Sangre makes for a more suspenseful look at immigration

Sangre De Mi Sangre

on May 16, 2008 by John P. McCarthy
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Sangre De Mi Sangre stands out from the recent wave of movies about the plight of immigrants coming to the United States, not so much for having won the Grand Jury Prize at Sundance in 2007, but because it’s more suspenseful than heart-tugging. Formerly titled Padre Nuestro, Christopher Zalla’s debut film boasts terrific cinematography, confident performances and a story that, while containing its share of melodramatic coincidence, isn’t dragged down by predictability. By forgoing pity and artificial uplift, Sangre De Mi Sangre speaks to movie lovers on both sides of the ongoing political debate over illegal immigration, which may bode well for its chances of commercial success. There’s no law against hoping, right?

Two young men, Juan (Armando Hernandez) and Pedro (Jorge Adrian Espindola), befriend one another while being smuggled across the border in a tractor-trailer alongside other undocumented Mexicans. Illiterate Pedro hails from Puebla in the south and is hoping to locate his father, whom he has never met, in Brooklyn. Juan is a worldlier, indeed wily character with a con man’s charisma and a gift for what a certain group of Old World emigrants would call blarney. When they arrive in New York, Juan assumes Pedro’s identity and tracks down his father Diego (Jesus Ochoa). Referred to as Viejo (Old Man), Diego is not a restaurant owner, as Pedro believes, but a dispirited dishwasher who hoards his money and drinks too much. Juan tries to worm his way into Diego’s life by posing as his progeny, while Pedro, with no English, is forced to rely on a street hustler named Magda (Paola Mendoza).

The challenges of surviving, let alone assimilating, are heightened by the ordinary human wickedness of both the immigrants themselves and those we assume will exploit them. (There’s no such thing as a kind mule at the movies, although the corrupt Border Patrol officer who facilitates their transit does cut Juan a break.) The inherent sorrows of being forced to migrate, and the human trafficking trade in general, are exacerbated by the illusions these migrants carry with them. Their personalities are a big part of their burden. Trust is a commodity in the decaying Brooklyn depicted, where, as Juan observes, the conditions are in many ways worse than back home.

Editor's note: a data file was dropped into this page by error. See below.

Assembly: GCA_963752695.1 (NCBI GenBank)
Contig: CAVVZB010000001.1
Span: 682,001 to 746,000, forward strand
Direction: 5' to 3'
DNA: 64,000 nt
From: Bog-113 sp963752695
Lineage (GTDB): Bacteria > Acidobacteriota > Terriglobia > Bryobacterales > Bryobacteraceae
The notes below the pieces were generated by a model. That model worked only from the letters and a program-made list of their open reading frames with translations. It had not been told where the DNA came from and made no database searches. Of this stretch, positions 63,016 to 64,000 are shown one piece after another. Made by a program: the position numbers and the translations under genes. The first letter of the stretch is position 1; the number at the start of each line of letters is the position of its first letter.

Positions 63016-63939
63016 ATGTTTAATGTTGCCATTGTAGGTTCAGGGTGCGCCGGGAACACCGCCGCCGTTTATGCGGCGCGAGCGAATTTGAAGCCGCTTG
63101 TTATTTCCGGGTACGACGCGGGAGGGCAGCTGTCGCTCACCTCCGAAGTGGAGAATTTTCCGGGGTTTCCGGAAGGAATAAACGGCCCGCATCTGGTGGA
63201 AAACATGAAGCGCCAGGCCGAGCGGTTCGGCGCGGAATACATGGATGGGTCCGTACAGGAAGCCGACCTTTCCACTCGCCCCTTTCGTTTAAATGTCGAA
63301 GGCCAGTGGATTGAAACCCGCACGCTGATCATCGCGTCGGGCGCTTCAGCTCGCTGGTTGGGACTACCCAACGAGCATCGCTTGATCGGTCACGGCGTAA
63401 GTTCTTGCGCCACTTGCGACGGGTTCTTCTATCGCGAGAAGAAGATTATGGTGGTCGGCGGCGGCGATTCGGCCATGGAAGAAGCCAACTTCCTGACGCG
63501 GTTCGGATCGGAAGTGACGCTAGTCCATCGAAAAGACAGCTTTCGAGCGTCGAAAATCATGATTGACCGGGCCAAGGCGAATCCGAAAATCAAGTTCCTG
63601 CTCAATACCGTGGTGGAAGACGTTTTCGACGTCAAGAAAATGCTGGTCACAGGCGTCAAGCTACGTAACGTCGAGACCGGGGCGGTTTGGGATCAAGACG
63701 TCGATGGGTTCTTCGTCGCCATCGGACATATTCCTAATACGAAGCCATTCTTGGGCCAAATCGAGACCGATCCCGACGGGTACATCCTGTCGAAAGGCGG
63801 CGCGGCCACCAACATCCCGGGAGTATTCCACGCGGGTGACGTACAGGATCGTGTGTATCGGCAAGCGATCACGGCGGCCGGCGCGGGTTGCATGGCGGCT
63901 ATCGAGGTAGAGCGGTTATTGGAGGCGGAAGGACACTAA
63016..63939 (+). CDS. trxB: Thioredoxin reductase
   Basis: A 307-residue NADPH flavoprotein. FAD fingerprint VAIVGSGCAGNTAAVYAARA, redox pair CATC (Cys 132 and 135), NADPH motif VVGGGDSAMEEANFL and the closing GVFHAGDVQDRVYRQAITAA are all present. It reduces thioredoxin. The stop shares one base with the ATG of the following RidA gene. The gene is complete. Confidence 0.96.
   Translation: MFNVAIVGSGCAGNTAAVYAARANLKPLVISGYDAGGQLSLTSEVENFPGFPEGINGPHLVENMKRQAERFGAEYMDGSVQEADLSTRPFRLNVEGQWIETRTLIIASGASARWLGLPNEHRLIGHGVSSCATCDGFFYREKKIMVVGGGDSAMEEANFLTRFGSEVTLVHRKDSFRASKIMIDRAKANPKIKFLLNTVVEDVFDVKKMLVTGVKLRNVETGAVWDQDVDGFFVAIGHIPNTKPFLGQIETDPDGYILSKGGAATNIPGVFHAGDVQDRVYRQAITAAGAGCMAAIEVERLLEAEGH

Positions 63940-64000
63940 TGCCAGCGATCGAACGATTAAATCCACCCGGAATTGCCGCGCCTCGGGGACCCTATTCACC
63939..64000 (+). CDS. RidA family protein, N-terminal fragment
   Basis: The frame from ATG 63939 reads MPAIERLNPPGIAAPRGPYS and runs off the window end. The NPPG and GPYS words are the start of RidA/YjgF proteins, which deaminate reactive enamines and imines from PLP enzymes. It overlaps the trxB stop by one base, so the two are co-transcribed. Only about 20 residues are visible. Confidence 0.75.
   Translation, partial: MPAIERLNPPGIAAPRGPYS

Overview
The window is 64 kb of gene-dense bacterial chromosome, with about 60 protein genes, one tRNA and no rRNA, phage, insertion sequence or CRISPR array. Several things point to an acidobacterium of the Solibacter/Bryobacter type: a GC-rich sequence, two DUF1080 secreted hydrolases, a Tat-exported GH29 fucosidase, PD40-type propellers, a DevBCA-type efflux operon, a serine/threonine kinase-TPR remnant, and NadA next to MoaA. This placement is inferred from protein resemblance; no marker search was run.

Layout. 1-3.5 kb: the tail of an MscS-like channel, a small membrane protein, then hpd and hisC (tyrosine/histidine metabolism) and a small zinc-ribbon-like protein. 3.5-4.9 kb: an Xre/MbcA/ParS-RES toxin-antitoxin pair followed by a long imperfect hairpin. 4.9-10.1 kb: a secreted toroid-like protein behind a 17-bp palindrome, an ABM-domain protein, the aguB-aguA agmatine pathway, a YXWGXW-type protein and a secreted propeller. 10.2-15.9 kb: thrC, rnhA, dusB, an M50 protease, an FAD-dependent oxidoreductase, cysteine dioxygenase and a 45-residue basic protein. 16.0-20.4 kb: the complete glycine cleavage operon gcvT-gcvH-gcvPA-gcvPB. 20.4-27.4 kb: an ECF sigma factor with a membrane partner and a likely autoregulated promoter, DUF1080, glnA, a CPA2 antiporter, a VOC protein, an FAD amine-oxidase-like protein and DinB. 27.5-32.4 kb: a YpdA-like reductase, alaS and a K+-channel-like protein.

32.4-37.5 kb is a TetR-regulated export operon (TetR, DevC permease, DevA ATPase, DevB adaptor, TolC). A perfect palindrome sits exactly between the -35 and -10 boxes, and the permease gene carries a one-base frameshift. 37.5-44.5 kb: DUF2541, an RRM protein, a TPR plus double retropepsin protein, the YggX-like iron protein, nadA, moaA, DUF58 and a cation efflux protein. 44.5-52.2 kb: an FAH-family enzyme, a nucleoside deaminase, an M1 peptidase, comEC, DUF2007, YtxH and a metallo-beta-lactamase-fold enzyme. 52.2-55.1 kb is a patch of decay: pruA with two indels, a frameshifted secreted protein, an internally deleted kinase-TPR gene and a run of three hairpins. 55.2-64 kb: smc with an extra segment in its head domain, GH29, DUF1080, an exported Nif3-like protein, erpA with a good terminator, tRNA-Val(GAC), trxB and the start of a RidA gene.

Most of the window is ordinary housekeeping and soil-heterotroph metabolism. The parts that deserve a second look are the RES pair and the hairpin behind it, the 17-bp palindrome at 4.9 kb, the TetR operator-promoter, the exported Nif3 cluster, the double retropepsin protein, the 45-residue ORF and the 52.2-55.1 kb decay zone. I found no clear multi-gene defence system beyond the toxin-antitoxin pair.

Fluent in Spanish though not Latino, writer/director Zalla deftly combines features of a telenovela with a gritty doppelganger fable that touches on big mythic themes. Along with blood ties and fathers and sons, his screenplay has motifs concerning sexual identity, generational tension, and, through Magda and Pedro’s unseen mother, Madonna/whore complexes. Though their personalities are so different, it often takes a second to figure out whether we’re watching Juan or Pedro. Zalla doesn’t overdo it, but this fluid blurring suggests that working to construct one’s identity is as vital as laboring to gain life’s necessities. He doesn’t condescend to or feel sorry for his characters and the plot has enough shifts and surprises to counterbalance its conventional devices—for example, reducing the borough to a few square blocks in which characters can readily cross paths.

Seen through cinematographer Igor Martinovic’s lens, landmarks such as the Brooklyn Bridge, the Manhattan skyline, and the subway tracks appear fresh. The editing and rhythmic music also aid and abet without being showy. Hernandez and Ochoa convey the right amounts of vulnerability and clear-headedness as Juan and Diego, roles that could sink into seediness and mawkishness. Zalla offers a piece about manipulation and vulnerability that doesn’t manipulate. Fate doesn’t smile down on these people the way it does on the Mexican boy and his mother in Under the Same Moon. And Uncle Sam’s immigration policies and methods for handling illegals aren’t the bogeyman as they are in the celebrated drama The Visitor. In Sangre De Mi Sangre, the enemy threatening ordinary aspirations and noble dreams is more likely to be found within the individual, whether alien or native, documented or undocumented—whether he or she resides in Brooklyn, Puebla or somewhere in between.

Distributor: IFC
Cast: Armando Hernandez, Jorge Adrian Espindola, Jesus Ochoa, Paola Mendoza, Eugenio Derbez, Israel Hernandez, and Leonardo Anzure
Director/Screenwriter: Christopher Zalla
Producers: Benjamin Odell and Per Melita
Genre: Drama; Spanish-language, with English subtitles
Rating: Unrated
Running time: 111 min.
Release date: May 16 (ltd.)

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